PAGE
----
Thanks again for everything! If we return to Ely, you will certainly be our outfitter.

Sincerely, Jessica Shutt

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Why Buy a Canoe from Us?

CALL Tom Roller or Tyler Suter at https://www.piragis.com for details today. 1-800-223-6565. You can shop our current selection of Canoes online here.

We take canoes seriously around here in Ely. They are the transportation through 2000 protected wilderness lakes in our backyard. The Boundary Waters is accessible only by canoe and the deeper you go, the more friends you take, the longer you want to fish the more your needs become specific. We ship and sell canoes all over the country for a reason.  That’s because we paddle these canoes.

Boundary Waters Poetry: Driftwood


Sometimes, through the mist,
I can see the lichen advancing.
Creeping across granite slabs
greening in the shadows,
transposing the hours and
years into

the changing
of the guard
where dawn leaves the
deepest, thickest darkness
behind and lifts the blanket
off the tree tops.

The lake waters
come for us
with slow unassuming
then in earnest.
Rising in gaseous form,
tendrils reaching into
camp like fingers
of the wilderness
itself, searching
for you and I.

We sit squinting at bobbers
blurred to nothingness,
far out on the edge
of the lily pads,
Our trepidatious touch
with the bottom
and yesterday balancing
on the edge
of what’s plausible
and lost sleep.

It’s too early for sunfish
but the big pike are sight
hunting through the
weeds that climb up
from the sandy bottom
in feathery forests.

Your bobber disappears
and I’m reminded
of what this place
will look like when the
sun burns off all
the mystery and
the two of us
are real

Behind me in the
forest, a twig snaps
and it occurs
to me
we may not
have much time left.

©Timothy James Stouffer 05262016
All Rights Reserved Ely, Minnesota #elystreetpoet

Angling in the Boundary Waters

by Reid Carron

Fly anglers who are tired of fighting the crowds on the famous streams in the Rockies and on the coasts can find a respite from the competition by coming to the Boundary Waters Canoe Area Wilderness. More than a thousand Wilderness lakes (and others in the Superior National Forest outside the Boundary Waters) present great opportunities to catch smallmouth bass and northerns (and the occasional walleye) on flies from the fishing opener in May until late September. On most lakes on most days, there won’t be another canoe in sight. Trout anglers accustomed to wading or driftboat fishing will need to adjust their casting strokes a bit to compensate for fishing from a canoe seat, but as a fly fishing fanatic who is not a stellar caster I can attest that the transition is not difficult. Casting poppers, streamers, and crayfish imitations for our big “warmwater” game fish is less technical than stream trout fishing but no less rewarding.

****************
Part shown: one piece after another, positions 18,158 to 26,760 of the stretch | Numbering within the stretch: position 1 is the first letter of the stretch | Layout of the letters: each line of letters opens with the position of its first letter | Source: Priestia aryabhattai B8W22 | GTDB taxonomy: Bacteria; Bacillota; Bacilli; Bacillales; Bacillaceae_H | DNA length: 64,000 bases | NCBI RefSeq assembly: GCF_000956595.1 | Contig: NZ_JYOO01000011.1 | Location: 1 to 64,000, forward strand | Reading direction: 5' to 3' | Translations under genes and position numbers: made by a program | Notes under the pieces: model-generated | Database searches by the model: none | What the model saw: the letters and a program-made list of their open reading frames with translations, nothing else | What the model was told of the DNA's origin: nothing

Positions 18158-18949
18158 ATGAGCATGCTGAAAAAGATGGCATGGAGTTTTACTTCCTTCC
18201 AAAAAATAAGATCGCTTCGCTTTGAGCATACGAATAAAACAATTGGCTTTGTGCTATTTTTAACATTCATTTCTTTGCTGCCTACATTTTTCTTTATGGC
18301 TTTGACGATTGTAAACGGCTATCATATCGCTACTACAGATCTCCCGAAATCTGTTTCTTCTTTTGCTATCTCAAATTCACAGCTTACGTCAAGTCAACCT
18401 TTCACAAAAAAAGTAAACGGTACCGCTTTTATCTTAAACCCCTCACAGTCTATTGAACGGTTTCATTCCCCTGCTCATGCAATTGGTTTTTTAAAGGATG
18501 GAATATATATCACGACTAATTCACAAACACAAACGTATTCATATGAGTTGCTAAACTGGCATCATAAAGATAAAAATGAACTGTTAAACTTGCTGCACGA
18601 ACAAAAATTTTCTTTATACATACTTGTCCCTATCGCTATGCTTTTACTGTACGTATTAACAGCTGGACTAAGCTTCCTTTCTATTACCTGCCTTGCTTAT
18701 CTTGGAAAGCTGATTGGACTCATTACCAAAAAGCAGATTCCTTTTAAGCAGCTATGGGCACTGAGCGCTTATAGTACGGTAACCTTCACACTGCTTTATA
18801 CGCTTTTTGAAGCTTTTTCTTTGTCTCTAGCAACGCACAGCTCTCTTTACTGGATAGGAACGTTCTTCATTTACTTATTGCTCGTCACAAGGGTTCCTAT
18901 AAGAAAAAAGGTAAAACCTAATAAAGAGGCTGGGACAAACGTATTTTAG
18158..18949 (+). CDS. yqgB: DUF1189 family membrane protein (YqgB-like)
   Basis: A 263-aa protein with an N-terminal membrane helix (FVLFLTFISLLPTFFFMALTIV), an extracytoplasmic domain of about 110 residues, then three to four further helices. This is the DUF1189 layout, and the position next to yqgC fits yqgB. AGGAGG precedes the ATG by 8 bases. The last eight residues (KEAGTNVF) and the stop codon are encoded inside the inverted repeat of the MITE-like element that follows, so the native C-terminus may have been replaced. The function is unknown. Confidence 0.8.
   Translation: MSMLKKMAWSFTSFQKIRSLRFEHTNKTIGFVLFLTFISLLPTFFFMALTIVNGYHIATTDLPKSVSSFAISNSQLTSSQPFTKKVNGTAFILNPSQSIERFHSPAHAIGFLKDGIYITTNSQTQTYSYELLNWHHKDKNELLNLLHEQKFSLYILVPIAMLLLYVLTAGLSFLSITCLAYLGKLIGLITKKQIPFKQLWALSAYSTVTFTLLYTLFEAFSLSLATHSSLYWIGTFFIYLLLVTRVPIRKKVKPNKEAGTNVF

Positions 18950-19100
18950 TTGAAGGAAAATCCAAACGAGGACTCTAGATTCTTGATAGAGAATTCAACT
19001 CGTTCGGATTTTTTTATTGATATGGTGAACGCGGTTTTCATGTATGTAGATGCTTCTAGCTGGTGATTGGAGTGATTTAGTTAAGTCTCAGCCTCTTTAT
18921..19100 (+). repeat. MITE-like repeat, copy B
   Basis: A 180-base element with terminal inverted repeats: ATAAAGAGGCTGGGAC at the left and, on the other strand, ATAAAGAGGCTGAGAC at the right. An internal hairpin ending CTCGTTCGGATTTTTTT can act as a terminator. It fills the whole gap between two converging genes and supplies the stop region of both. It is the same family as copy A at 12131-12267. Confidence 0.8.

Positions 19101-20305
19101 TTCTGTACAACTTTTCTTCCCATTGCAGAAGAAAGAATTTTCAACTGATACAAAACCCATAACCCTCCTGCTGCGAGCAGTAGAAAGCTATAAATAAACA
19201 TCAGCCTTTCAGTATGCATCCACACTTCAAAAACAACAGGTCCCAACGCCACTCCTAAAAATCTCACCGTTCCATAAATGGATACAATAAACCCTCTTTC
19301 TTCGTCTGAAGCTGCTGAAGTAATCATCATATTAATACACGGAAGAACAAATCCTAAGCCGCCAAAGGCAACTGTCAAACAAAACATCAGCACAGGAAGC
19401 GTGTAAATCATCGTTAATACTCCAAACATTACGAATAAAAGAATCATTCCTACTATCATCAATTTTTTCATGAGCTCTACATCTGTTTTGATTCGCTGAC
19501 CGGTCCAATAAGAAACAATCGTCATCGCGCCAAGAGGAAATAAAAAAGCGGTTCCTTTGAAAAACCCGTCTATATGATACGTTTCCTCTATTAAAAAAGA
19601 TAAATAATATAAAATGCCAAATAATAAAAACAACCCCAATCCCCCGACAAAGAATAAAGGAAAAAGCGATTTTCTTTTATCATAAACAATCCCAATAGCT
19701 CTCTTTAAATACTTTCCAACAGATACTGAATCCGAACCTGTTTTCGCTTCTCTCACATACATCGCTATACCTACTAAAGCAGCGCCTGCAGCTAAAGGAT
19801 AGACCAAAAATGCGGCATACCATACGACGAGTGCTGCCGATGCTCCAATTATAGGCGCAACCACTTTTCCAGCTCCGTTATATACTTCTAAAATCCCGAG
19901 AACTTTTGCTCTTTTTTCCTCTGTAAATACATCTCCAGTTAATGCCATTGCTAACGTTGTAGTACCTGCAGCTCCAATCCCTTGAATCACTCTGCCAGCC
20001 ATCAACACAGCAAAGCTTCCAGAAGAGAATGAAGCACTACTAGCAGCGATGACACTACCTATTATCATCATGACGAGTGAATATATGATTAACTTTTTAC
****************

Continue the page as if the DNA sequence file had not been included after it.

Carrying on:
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A look back at Spring not so long ago.

Today, because the September weather is so nice and I’m feeling nostalgic, I wanted to revisit a blog from way back when. The day held snow, but really, it held a lot of promise. This was back before Covid, before most of us had forgotten how to spell the word pandemic. It was a day on the verge of a new Spring here in Ely, Minnesota and that always feels special, full of promises about to be kept. It feels the opposite of what beautiful, Autumn days feel like. These days, during weeks like this, are full of appreciation for the wonderful Summer we’ve experienced. These days feel like our gas tanks are full and we are ready to hit the road.

New Boundary Waters Poems

Photos by our canoe trip Guides, Tim Barton, James Ehlers and Nick Jones.

Into the Sun

Summer days roll on
under the canoes.
We push against the hours
trying to
hold back the colors
through the veil of green.

Paddles turning us
into the wind
but unable to stem the tide.
Lily pad flags lift.
Loons echo against the liquid
shifting surface.

You can feel it in the earliest
hours of morning.
This change, this

©Timothy James Stouffer #elystreetpoet
All Rights Reserved 08252023

Photo Tim Barton @timyb11

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Minnesota Fall Colors and the Boundary Waters

This year I saw my first Autumn colors outside of the Summer green on the last day of August. The yellow and reds surprised me. They were high up on the hillside. This was after some cool nights but during a very hot spell (for Ely) that would stretch into Tuesday, September 5th. That night around 4:30 p.m. a storm crawled in and settled over Ely for most of the night dumping substantial rain and lightning on the edge and in the Boundary Waters.

The days are shorter now — no 10 p.m. sunsets and its pretty gray in the mornings before 7 a.m. The rest of the week (I’m writing this Friday Morning) was cool and gray and misty. Not really raining, but 100 percent humidity type days. Monday was definitely shorts weather, and Tuesday, but the rest of the week jeans, flannels and sweatshirts came out. Sweaters began to appear and sell on the retail floor. The times they are a changin.

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Reviews by Customers

Here’s some actual screenshots of Google Reviews from our recent customers. We encourage all of our shoppers, clients and customers to review our retail, outfitting, boathouse and online shopping services. In fact, once you’ve signed into your account within our Online Boundary Waters Catalog, you can review all of our items that you’ve ordered and enjoyed. When you’re online and take a break from scrolling through please take the time to write a Google review of our company.